|Photo sourced from author's website|
Today is the last day of NYWM and to be honest I'm a little sad - but don't become infected by my melancholy thoughts too soon. As a special treat here is an interview I recently conducted with Leanne Hall, author of This is Shyness. She has a website here and is currently working on a sequel (I can't wait to read it!).
Leanne and I originally tried to chat via smoke-signals, but eventually we had to resort to ordinary email. We probably should have stuck with the smoke-signal idea though because email has just as much delay-time.
BC: Hi Leanne. For those who haven't read This is Shyness, could you please describe your book in six words or less? (You get bonus points for transfiguring your novel into a six word story precisely.)
LH: Girl meets boy in dark suburb.
BC: Did you imagine that your debut novel would be anything like This is Shyness? I ask because the book has a very distinct style that disassociates itself with the cliched "werewolf and helpless girl" genre. (It quite literally cuts it up into little pieces and stomps on the remains...going on from that line of thought are you a fan or hater of the recent werewolf/vampire craze?)
LH: Well, I had a lot of trouble for a long time even imagining that I would ever get a novel published! But I guess if I was going to be published then it was always going to be like This Is Shyness. When I look at the way I write, in short stories and poems and journal entries going way back, there's some sort of consistency there. Even if I tried to write a story that was completely `realistic', I'm sure that odd `unreal' elements would always creep in.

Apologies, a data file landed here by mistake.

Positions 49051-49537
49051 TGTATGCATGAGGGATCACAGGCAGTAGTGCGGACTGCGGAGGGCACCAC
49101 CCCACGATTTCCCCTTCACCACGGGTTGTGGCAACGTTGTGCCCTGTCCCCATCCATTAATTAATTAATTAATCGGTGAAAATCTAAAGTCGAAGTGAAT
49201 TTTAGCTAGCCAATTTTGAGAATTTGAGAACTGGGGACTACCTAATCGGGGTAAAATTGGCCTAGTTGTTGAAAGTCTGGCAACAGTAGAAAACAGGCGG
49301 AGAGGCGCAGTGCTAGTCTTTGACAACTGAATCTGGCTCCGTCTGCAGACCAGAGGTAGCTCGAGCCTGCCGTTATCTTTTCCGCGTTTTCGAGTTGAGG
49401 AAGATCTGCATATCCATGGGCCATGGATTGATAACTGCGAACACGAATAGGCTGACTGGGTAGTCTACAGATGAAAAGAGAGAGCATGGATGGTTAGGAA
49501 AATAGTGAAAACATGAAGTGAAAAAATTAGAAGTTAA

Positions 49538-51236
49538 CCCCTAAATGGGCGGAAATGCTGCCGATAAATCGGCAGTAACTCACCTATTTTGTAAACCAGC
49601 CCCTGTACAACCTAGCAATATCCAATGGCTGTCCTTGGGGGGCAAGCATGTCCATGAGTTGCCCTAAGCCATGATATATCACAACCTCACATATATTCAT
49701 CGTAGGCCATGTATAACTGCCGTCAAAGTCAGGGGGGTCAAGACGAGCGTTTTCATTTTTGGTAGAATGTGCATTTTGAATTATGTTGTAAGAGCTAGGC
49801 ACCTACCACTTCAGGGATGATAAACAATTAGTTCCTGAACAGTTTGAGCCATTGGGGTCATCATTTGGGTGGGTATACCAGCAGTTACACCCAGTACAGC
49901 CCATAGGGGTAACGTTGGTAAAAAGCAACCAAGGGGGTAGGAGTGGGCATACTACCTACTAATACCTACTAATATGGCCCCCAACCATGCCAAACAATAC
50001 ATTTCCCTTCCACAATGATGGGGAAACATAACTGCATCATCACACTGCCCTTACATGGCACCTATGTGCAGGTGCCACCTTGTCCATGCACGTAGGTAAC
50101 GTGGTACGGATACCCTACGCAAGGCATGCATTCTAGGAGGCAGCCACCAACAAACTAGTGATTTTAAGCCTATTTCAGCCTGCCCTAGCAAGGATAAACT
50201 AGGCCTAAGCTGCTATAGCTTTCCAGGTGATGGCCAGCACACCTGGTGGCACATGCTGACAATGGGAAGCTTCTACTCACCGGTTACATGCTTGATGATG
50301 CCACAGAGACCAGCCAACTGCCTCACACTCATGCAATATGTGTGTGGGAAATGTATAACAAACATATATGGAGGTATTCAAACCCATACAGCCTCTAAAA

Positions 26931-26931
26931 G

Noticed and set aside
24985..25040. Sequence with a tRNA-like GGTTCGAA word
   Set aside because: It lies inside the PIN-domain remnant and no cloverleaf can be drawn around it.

When I write I don't think about what anyone else is doing, or what books are already out there, or what's popular at the moment. I just do my thing. But I will say that I wanted to created a main character in Wildgirl that was definitely not the `helpless girl.' I've said a few times that I think Wildgirl is a bit like how I wished I had been at high school (but never was).
I do quite enjoy werewolf and vampire books. Some books in that genre can be a bit predictable, but sometimes it's quite comforting to read something for pure entertainment. And some books in that genre are nothing short of brilliant. I loved Maggie Stiefvater's Shiver, and although it's not a young adult book, Let The Right One In (John Ajvide Lindqvist) is a stunning and strange vampire book.
BC: You definitely have a point - Shiver was an outstanding novel. I guess what I was trying to convey was that it's so great to find a book that gives the reader a bit of 'fresh air', which is exactly what I think This is Shyness does. Just out of curiosity, what did you do when you found out that you won the Text Publishing Prize? Hug random strangers? Sing on the bus?
LH: I was at home and in the middle of doing a Friday Dress-Up when I got the call about winning the Text Prize. So I was wearing a silly costume (I believe it was a brown paper dress scribbled with bad poetry) while trying to maintain a serious conversation. I did have a bit of a shriek and a jump up and down with my housemate, and then went on a very long walk to calm down. I was in a state of shock for days.
BC: I can imagine! Lastly, what can we expect from Leanne Hall in the (somewhat near) future?
LH: I'm writing a sequel to This Is Shyness which will be published by Text sometime next year. It's called Queen Of The Night, and starts six months after This Is Shyness finishes. I think that's all I can say about it! Beyond that, I have several novel ideas vying for my attention, so I will have fun seeing which of them have legs.
BC: Thanks Leanne, and good luck with it all!